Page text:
Guide to a Diverse Workforce for IT Businesses



Diversity and inclusion is new for us. Where do we start?

The first thing to do is to figure out where you are as an organization and to establish a baseline. This requires a comprehensive look at the organization. Take the time to complete benchmarking exercises available through various best employer applications. These exercises are not purely focused on numbers – they actually focus largely on policies, practices, and programs. You may not rank highly, but the questions being asked and the score you ultimately receive gives you an idea of the types of goals you may need to set in your plan. Additionally, look at your hiring data at each stage of the process, engagement surveys for indicators of belonging, and publicly available data.


  • Bureau of Labor Statistics
  • Office of Federal Contract Compliance Programs
  • Census Bureau


  • Human Rights Campaign Corporate Equality Index
  • DiversityInc Top 50 Companies for Diversity
  • Forbes Best Employers for Diversity
  • Thomson Reuters D&I Index
  • Fortune Best Workplaces for Diversity
  • Glassdoor Best Places to Work



We have assessed where we are, and our numbers are discouraging. What kinds of goals should we set?

The goals you set should be both aspirational and realistic. More importantly, they should be tied to the overall strategy of the organization. There is no greater investment in an organization than its people. Your diversity and inclusion strategy should align with and be the foundation of your organization’s growth strategy or strategic plan. Just as any other goals, there should be clear metrics for success and timelines that fit the normal business cycles of the company.



I’m not in charge of diversity and we do not have a team. How do I make this a priority for my company and get buy-in across the organization?

Find your partners. Finding those who will be your champions is just as important as ensuring accountability for your diversity strategy. Many organizations do not have dedicated headcounts for diversity, but that does not make progress impossible. Many companies create ad-hoc diversity committees and task forces that include individuals from various functions. These groups can be helpful in elevating the conversation around diversity and building alliances across the organization. They are not, however, meant to be standalone entities. If effective strategies are those that integrate diversity and inclusion into all organizational functions, it follows that people across the organization should have some ownership of the strategy.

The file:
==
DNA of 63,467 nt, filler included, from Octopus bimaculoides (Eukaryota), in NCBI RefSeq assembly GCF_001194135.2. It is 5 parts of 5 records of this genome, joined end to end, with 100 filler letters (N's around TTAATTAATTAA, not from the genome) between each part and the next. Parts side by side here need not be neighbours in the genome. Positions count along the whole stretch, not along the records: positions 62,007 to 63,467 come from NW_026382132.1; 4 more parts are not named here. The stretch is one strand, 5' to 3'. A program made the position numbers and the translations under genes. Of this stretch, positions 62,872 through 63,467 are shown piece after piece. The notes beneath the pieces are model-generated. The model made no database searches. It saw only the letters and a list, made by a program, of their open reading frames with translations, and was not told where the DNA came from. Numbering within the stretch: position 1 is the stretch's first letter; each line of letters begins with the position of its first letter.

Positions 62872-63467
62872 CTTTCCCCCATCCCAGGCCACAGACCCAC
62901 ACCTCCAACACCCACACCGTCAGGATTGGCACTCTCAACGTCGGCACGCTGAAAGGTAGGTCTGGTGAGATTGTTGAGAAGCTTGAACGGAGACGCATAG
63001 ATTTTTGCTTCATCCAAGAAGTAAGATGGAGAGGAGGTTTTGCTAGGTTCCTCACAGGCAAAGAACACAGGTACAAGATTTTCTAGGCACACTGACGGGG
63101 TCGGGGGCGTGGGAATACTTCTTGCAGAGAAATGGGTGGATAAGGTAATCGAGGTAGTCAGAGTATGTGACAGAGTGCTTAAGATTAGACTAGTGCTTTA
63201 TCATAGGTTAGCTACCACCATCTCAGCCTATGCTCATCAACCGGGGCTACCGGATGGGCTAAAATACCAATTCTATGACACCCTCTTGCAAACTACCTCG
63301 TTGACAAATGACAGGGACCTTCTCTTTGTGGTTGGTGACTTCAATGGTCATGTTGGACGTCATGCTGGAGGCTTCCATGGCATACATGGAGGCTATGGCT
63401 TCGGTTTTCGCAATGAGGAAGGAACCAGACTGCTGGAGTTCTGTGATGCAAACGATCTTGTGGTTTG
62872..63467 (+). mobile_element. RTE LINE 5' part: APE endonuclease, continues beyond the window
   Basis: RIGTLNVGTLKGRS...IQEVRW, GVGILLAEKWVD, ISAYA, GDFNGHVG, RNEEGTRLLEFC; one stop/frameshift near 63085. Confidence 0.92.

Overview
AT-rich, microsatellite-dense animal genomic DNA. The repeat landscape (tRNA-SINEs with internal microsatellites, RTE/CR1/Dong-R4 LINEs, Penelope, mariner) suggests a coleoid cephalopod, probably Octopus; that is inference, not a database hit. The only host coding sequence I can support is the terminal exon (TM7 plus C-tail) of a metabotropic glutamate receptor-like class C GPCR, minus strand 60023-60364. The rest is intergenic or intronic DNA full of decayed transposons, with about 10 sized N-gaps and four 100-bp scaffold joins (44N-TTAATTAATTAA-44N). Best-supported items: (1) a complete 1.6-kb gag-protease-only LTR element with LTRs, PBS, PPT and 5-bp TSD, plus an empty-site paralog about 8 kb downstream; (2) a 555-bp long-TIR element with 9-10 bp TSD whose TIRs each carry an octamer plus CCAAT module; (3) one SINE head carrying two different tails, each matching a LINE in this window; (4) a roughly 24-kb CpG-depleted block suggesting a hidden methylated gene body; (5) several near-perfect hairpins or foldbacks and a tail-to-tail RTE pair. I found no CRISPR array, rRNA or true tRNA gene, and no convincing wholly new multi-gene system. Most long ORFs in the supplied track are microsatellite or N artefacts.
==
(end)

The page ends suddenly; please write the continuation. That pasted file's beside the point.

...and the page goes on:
We have the headcount for a D&I position. Where should it live in the organization and what kind of budget is needed?

It cannot be stressed enough that your efforts around diversity and inclusion should be central to the organizational strategy itself. In order to institutionalize accountability, the individual and/ or function area responsible for diversity should report to the executive leadership team. Most often, you will find responsibility for diversity embedded in the Human Resources or Corporate Social Responsibility function. While this is not necessarily a poor choice organizationally, it often limits the scope of these efforts, the decision-making authority of the one responsible, and the ability to keep these efforts central to the organizational strategy. There must be explicit organizational accountability for the success of the diversity strategy. The budget for your diversity and inclusion function depends on the scope of the role and the size of the organization. Keep in mind, however, that spend does not equal success. Deeply-embedded diversity and inclusion challenges cannot be eliminated by throwing money at the problem.



Should we publish our plan and progress publicly?

Many companies are moving toward publishing their employment data and their D&I plans publicly. Social accountability is a key success factor for D&I initiatives and posting publicly demonstrates your commitment while giving stakeholders and potential employees the opportunity to see what you are planning and what you have done. While other data, such as EEO statistics, is already available to the public, showcasing your organization’s plan takes it a step further. The bottom line is that if you post it publicly, be prepared to be held accountable.


A successful plan includes an organization-ideal blend of the following:

The central pillars of the framework should be tied closely to the organizations strategic plan or roadmap and include explicit items to work toward.

Key Question: What do we seek to accomplish and how are these goals connected to the overall organizational strategy?

Measurable action items that are undertaken must be organized around the goals, principles, or pillars set forth in the framework.

Key Question: What are the individual actions that we will complete to move us closer to our goals?

Clearly articulated means of measurement with benchmarks and milestones to assess the overall impact of a strategy or initiative.

Key Question: How will we assess the impact of our individual strategies and initiatives, and the overall plan itself?

Unambiguous ownership of individual goals, responsibility for execution of strategies, and understanding of ultimate authority and decision-making.

Key Questions: Who is responsible for each action and who is ultimately accountable for the success of the plan?

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